Jess and Nadine enjoyed the sunny warm weather (a far cry from Cincinatti and Stuttgart) while I carefully pieced the bike together. During this time, to our surprise, we met our first bike tourist friends! A woman and her father passing along on their bicycles when I said hi to them. They were from Germany but they had been cycling for the past 8 days from Greece to Istanbul. Sadly they were ending their bike tour in Istanbul, so there was no chance I could bike with them on my trip. We chatted for a bit before wishing them well.

In time, Aaron Y and Jess’ cousin Joel showed up in Taksim. Joel has been living in Istanbul for the past 2 years and graciously offered to show us around. He showed us the way to our apartment in Besiktas then took us to our first kebab dinner. YUM! After going around the table talking about our individual eating habits, we discovered that we were all omnivores and very generous eaters. Eating in Istanbul was going to treat us well with lots of good food, especially meat, for cheap.


Me, Joel, Jess and Nadine drinking ayran, salty yogurt drink (i love yogurt!)


Nadine and Aaron with gigantic mixed kebab dinner

Istanbul. Day 2-4

You’ve got a friend in me, you’ve got a friend in me,
When the road looks rough ahead
And you’re miles and miles from your nice warm bed
You just remember what your ol’ pal said
Boy, you’ve got a friend in me
– You’ve Got a Friend in Me, Randy Newman, from Toy Story


The last few days with friends have been tremendously joyous and encouraging for me, which is a great distraction from dwelling on the remaining to-dos for my trip. Since I have limited time now, I will only give a brief summary of our days in Istanbul. Nadine, Aaron, or Jess will be adding a guest post soon with all the juicy details. Stay tuned!

In the last couple days, Joel has shown us the best of Istanbul’s sights and the best food in town. We tell him he should start a food tour company because we feel as if we have been eating as kings and queens. Istanbul is full of meat stands and pastry stands everywhere.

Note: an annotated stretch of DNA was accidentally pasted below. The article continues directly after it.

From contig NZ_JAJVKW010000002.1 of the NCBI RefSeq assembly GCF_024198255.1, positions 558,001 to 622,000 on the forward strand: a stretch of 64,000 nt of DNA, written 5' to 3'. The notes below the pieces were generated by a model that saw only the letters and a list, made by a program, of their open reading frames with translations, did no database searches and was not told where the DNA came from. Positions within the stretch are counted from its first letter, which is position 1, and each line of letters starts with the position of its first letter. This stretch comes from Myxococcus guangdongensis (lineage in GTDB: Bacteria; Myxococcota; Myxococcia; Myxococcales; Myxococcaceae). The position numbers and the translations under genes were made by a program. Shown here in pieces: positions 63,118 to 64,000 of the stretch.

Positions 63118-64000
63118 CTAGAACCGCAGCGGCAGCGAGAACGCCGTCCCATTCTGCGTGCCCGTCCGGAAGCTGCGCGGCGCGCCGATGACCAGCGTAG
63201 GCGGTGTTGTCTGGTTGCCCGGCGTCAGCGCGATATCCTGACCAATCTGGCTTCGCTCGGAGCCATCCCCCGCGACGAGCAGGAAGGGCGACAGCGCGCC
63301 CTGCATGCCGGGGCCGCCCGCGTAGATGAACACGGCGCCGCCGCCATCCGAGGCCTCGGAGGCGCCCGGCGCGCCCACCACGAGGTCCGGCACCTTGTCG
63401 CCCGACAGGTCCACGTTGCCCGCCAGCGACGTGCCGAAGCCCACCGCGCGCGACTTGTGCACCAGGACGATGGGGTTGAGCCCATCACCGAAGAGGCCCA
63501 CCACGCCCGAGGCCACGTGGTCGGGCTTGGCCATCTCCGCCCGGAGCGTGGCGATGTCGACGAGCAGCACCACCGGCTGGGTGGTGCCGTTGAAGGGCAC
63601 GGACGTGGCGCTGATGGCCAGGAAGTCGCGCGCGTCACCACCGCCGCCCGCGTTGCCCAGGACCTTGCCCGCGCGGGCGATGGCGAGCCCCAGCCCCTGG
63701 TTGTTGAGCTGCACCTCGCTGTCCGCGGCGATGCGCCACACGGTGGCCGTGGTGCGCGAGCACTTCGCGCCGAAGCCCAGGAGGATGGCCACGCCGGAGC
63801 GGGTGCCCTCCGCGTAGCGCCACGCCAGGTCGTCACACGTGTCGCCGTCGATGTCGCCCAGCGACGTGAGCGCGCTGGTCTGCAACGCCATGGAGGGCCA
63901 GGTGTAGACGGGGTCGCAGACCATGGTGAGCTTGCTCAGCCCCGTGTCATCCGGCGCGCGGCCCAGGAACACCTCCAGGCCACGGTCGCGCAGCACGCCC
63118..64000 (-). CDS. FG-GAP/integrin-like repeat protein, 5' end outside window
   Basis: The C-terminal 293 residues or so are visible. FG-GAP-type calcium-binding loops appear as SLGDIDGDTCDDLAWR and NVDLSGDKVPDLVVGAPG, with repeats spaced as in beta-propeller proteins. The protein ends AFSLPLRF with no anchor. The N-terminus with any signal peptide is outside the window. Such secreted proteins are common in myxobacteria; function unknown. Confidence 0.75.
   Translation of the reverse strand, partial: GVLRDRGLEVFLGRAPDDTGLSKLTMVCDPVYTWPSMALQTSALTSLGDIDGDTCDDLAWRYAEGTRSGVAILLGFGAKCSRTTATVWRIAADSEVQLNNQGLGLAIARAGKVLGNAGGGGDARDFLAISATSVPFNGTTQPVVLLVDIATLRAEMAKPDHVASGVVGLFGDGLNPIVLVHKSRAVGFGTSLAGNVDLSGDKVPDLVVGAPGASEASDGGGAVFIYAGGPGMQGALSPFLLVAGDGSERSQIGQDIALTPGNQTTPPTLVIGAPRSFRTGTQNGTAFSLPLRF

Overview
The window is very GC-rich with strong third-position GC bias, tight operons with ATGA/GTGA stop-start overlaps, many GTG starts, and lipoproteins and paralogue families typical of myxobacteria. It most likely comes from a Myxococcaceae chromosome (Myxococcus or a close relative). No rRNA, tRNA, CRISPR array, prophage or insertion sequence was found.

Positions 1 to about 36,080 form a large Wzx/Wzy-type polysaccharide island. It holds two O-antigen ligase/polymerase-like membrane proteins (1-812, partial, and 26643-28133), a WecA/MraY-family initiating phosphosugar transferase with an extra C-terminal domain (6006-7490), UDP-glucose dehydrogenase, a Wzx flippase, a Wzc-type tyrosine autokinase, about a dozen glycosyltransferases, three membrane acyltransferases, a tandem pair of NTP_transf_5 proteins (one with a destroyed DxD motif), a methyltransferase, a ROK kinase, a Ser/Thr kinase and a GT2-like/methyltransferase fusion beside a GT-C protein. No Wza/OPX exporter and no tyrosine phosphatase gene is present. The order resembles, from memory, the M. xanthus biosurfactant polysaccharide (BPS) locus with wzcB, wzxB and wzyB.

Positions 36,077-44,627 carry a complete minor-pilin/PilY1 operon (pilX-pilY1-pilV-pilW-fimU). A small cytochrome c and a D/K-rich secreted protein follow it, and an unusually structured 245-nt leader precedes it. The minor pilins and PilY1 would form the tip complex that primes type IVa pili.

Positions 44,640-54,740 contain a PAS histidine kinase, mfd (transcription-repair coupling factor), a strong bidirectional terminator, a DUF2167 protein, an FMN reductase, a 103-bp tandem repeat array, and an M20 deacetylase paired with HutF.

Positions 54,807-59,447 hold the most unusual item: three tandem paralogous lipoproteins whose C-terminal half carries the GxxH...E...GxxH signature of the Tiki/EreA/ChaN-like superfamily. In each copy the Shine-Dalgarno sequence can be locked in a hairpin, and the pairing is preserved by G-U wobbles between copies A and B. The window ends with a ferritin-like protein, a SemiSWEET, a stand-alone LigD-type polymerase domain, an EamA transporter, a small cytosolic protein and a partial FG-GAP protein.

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Brunch: Menemen


– Tool Bazaar, Spice Bazaar, Light Bulb Bazaar (each bazaar is located in a different district. there’s bazaar for everything in Istanbul, but the tool bazaar is by far the coolest)
– Hagia Sophia – thousand year old Christian church that was converted to a mosque
– Grand Bazaar
– Cool kids aka hipsters neighborhood overlooking Bosphorus

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Dinner – Mesa dinner with Joel’s Turkish friends, lots of little plates or meat, seafood, and salads


Nightlife – Dancing! Played interesting mix of upbeat international music, including our favorites Hit the Road Jack, La Bamba, Mambo #5

Midnight snack – Stuffed mussels and drunk hamburgers



– biking on Prince’s Island

– Lunch: kebabs and salad on the island

– Dinner: seafood on the island

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– Turkish breakfast with Peach during her layover

– Lunch: Kurdish food in the Kurdish neighborhood

– More sights: walking through side streets to Sultanahmet, Fatih Mosque, Blue Mosque, Cistern

– Dinner: Asian side kebabs/buffet (notice we’re being Asian on the Asian side)

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– hamam: Turkish bathhouse, aka getting bathed and massaged by older Turkish women

– sending off Aaron, Natasha, and Nadine to the airport

– got haircut for 20 lira